« Back to Volunteer Diary

Finding Hope in Fairdale

Josh Walker

Josh is a combat veteran cavalry scout of the 101st Airborne and deployed to Baghdad in 2005-2006. He currently serves as the Indiana State Communications Coordinator for Team Rubicon Region 5 and since leaving the service, he's studied audio engineering, business and entrepreneurship, and philosophy in addition to opening a brewery in Northern Indiana. Josh also enjoys rock climbing, photography, social media, and helping others.

Team Rubicon is well-prepared to handle the stresses and uncertainty disasters bring. When we deploy on relief operations, we bring not only tools and experience but also hope and motivation.

I deployed to Operation: Barbed Wire as a photographer to not only get dirty in the field but also document the work being accomplished by so many selfless volunteers. I had the unique opportunity to focus on looking at the entire situation from more of a bird’s-eye view, rather than one specific task at a time.

While walking by one foundation where a home once stood, a man called out to me. He was perched on the edge of the foundation and asked me to take his picture. I obliged and snapped a couple frames. I then went up and introduced myself and he did the same. His name was David Richardson, and he had lived in Fairdale, IL his entire life. He proceeded to tell me more, and I could tell he just wanted to share his story with someone.

2015.04.14_BarbedWire_WALKER_009
Before an EF-4 tornado tore through Northern Illinois on April 9, David had lived in Fairdale, IL his entire life.

The foundation David was standing on was owned by his next door neighbor. David had been in his garage listening to the radio when the local station announced an approaching tornado. Hearing the street names and knowing it was headed directly for his town, he immediately ran south and checked on another friend who lived just down the street. He then ran back north past his house and checked on another friend to make sure they were safe. In a town of less than 200 people, everyone knew each other, and David likely would have ran door-to-door had he been given enough time. When he turned around, he saw the EF-4 tornado shredding the southwest corner of Fairdale and quickly approaching his house.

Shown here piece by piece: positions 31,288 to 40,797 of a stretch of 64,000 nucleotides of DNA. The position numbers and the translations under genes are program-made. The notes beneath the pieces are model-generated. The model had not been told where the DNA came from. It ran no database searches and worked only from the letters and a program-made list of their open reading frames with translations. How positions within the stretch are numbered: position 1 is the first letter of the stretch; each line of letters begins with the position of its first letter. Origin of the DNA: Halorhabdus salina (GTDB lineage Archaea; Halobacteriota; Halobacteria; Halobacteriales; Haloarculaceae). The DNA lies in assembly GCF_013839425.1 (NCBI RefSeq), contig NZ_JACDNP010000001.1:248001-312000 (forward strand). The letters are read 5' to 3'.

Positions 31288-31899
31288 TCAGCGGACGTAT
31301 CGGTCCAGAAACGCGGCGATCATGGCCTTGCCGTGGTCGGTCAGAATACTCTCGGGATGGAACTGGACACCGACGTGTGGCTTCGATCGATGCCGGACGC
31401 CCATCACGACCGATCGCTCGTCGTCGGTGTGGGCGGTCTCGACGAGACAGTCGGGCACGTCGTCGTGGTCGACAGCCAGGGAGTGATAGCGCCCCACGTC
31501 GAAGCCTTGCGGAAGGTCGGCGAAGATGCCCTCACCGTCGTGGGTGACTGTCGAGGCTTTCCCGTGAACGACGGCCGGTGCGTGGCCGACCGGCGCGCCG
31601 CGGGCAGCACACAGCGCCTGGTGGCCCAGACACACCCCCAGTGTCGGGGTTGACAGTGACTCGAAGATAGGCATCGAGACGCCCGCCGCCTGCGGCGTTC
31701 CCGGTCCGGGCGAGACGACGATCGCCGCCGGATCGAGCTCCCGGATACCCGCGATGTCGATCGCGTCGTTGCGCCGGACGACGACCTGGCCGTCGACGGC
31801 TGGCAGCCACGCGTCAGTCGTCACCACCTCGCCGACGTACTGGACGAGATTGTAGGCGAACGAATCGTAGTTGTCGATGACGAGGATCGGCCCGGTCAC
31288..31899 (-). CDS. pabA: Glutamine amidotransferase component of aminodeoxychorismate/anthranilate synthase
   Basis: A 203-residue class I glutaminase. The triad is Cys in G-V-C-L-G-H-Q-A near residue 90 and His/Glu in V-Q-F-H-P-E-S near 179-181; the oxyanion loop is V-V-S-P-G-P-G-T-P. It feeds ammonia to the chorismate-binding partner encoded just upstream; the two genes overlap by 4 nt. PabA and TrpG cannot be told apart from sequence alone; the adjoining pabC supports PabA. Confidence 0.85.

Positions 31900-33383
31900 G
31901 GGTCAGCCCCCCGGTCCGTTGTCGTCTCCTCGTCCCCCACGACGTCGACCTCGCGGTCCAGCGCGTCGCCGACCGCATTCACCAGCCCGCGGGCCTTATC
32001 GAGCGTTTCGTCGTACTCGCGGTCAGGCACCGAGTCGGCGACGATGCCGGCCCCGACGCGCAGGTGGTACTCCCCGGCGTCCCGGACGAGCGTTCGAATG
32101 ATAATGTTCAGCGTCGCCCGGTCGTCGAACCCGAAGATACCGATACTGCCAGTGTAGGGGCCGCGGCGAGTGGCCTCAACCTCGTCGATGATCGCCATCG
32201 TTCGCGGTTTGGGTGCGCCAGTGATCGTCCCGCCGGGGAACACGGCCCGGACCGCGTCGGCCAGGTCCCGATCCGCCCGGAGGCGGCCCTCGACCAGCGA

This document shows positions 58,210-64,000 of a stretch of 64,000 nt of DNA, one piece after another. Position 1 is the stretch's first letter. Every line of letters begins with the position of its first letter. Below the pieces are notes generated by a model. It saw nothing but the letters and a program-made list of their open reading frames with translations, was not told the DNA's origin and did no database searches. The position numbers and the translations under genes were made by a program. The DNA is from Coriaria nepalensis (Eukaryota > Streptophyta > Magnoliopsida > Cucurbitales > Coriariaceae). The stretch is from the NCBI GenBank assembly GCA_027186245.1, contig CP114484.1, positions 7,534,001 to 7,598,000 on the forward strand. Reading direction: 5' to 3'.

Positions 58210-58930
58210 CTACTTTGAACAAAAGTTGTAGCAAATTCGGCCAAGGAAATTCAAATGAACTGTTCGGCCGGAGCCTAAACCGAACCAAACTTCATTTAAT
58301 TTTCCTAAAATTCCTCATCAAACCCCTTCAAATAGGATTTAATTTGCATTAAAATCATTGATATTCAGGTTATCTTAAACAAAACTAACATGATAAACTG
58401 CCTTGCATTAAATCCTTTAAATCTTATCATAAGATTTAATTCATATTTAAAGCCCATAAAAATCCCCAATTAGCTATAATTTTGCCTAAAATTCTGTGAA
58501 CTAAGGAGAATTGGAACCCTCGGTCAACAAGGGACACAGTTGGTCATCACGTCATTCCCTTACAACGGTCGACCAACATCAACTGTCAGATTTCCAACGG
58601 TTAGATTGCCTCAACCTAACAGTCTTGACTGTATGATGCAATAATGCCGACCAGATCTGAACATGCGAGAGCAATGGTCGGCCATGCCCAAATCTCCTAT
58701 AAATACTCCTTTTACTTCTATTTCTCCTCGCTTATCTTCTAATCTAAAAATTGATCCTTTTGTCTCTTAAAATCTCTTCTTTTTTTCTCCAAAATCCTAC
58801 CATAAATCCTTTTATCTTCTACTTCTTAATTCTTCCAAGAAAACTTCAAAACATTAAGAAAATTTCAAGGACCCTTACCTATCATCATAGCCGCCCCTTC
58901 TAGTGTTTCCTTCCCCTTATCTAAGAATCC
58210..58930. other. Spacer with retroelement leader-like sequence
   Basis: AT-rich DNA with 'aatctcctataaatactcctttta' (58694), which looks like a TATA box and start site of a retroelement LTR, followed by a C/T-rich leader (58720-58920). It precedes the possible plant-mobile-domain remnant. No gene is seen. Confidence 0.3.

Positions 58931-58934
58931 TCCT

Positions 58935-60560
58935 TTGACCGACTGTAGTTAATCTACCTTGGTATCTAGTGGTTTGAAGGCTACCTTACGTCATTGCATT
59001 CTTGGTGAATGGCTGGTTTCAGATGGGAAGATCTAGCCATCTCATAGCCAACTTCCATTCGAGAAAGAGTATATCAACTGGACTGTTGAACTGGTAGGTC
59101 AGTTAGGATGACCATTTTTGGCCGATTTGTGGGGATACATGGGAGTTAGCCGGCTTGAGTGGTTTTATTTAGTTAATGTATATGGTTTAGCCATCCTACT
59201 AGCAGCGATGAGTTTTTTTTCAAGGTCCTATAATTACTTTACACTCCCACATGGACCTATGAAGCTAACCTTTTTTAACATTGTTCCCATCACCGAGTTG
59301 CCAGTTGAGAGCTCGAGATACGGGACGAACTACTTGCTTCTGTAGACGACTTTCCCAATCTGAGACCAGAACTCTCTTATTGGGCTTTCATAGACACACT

Instead of going home, he ran into his next door neighbor’s house who lived there with her two children. Without enough time to get in the basement, they all ran into the bathroom. The tornado started to pass right over the house, and it toppled the house on its side, sending David and everyone inside tumbling from the floor to the walls and then to the ceiling before flattening the structure. They were pinned down by one of the walls and unable to move. David’s eyeglasses were sucked from his face, and then his entire body started to be pulled from underneath the wall. He thought he was going to die.

All of a sudden, the wall was sucked from on top of them and flew away, leaving them wet, terrified, and with broken ribs and other injuries. They spent the next hour walking around the town trying to help others. It was then that David discovered his aunt, who lived just down the street as well, had not survived the tornado.

2015.04.17_BarbedWire_DOING_028_web
More than 75 volunteers deployed on Operation: Barbed Wire to support homeowners in Fairdale.

In a town the size of just a few square blocks, the tornado could easily have gone around them and just given them a scare. Instead, this community is forever changed, both physically and emotionally.

On Team Rubicon deployments, we work in the aftermath of these disasters. We always say we can’t imagine what it’s like to lose everything after a disaster or to have to rely on memory for our childhood photographs. When you’re standing in the middle of the aftermath, it’s easy to ponder these situations. Less often do we consider the fear and shear terror they experience during the actual disaster. Each one of these people experienced an intense and terrifying few minutes where they thought they would not live to see another day.

I believe this is why we come across victims on deployments who are jumping in to help, being cheerful, getting their hands dirty, and not sitting by waiting for others to help them. They know full well the alternative they were so close to being dealt and are simply thankful to survive.